32:59
gullibility as well so let's say you're conducting some social engineering maybe you're using your favorite tool for trawling through a wide range of you know social network profiles maybe montego if anyone saw the taught last year it might be useful to know who the people who are more agreeable in a group are and target them first because they're likely to be somewhat more gullible than the others and I guess the key pointers remember that this is a bet it doesn't mean they are going to be more agreeable it means that you've got a slight edge over just selecting people at random so in terms of social
33:43
engineering it's a useful tool for social engineers toolkit I guess unless you kevin Mitnick and you you know it's kind of hard wired into you so I don't
33:55
know if anyone saw I guess you all did the HB Gary stuff earlier this year while there was a you know there's a lot of articles written that in this term came up sock puppets which I've never really heard of before but it's essentially the practice of having fake personas lots of fake personas on social network sites and having them do all sorts of you know fun things and to really explain what some of those fun things are is something I really recommend going and checking out
34:24
on Google is by a guy called Tim Wang who conducted a competition called social bots 2011 where they had teams kind of like capture the flag going basically controlling these sock puppets that they've created on on Twitter and going after unsuspecting Twitter users trying to make them do things they wouldn't ordinarily do and they'd score points for that it's a five minute video and it's well worth checking out so I guess I'll be doing that that next year too so with that I'm going to introduce alien out of the podium to talk about subverting and evading mmhmm so hi
35:16
there as you can see I'm a goon I co run DEFCON London with major malfunction I also run fully for Connor thing that's happening in London later this year so why did I get involved well really
35:31
subverting and evading you know as examples of manipulation are really quite interesting I've done it using social engineering on a couple of jobs and when I saw that the press was starting to get involved and they come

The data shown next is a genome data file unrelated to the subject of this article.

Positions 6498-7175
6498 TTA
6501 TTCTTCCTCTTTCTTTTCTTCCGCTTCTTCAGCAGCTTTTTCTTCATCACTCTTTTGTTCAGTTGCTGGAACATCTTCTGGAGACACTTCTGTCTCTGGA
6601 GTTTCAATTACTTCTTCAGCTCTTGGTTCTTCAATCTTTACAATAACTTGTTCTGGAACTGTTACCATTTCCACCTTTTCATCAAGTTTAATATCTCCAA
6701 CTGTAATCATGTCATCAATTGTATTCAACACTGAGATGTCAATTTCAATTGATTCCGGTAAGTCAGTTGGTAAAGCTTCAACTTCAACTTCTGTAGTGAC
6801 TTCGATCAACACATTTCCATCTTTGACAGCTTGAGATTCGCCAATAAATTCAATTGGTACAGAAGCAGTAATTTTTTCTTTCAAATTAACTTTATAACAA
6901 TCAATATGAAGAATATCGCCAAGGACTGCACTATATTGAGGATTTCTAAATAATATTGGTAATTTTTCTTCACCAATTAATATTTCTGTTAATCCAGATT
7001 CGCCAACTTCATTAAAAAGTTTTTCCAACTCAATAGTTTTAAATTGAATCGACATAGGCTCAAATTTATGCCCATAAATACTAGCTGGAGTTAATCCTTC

35:48
up with craft statements like this that are just wrong and I start to worry not just the Washington Post and ABC were at
35:59
it as well and if they're coming to this conclusion that you can use Facebook as a personality test what you've seen from Ali's data it gives you a slight edge but you really cannot rely on it and so if they're looking at things like openness one thing that's linked to openness is drug
36:17
use so you're going for an interview that they think you're open they're going to put you in the pocket of the all possible drug users well that's just not right the other issue is that they go into a bit more detail it's not just openness you end up with narcissism
36:39
psychopathy and Mac invasive aneurysm which are known as the dark triad now if you've got the CEO of a company these are the traits of a CEO this is why you're not CEOs guys go you're just too open so um you want to subvert this so the first thing is you've got to know
37:03
your enemy you start trying to play with your personality types willynilly and it could get a bit messy so there's one really quite easy thing you could do
37:16
just don't do social networking I mean it's not hard right now you think this would be a common thing but I actually only know a few people that aren't really involved with social networking and one of them is actually on Twitter which they don't classes social networking and the other one is on linkedin oh so you know the Facebook for businessman and it also leads to trouble you generally linked your online activity to your job or to real life activities if you play the job of say one email address for friends and one email address for family that's great until you marry someone that was a friend and they used the wrong email address when replying to your mother it's tricky to separate your life and I'm one example of this I've used the online Nick aliens since 1982 i'm running a conference in the press release we want businessman at the conference could i use my neck alien no so next year if you look on the DEFCON helping thing I'm probably the only goon they're using my neck next year I'll be using my real name so you want to dick
38:45
with this virtus personality thing let's play with language so we were drinking some guinness stuff and i said well how about you know we all know how good google translators and babel fish let's translate our data that's going into the social networking side put it through that wrap it through a few languages and pop it out again because you know that leads to gobbledygook well it did work but a swear word in English actually when you translate it is still swear word in French and part of the lexical analysis was looking at swear words in all languages so we're screwed don't waste your time it's dead easy to script but just don't bother so tweaking your
39:28
personality haha you can link desirable personality traits to a particular type of job so
39:38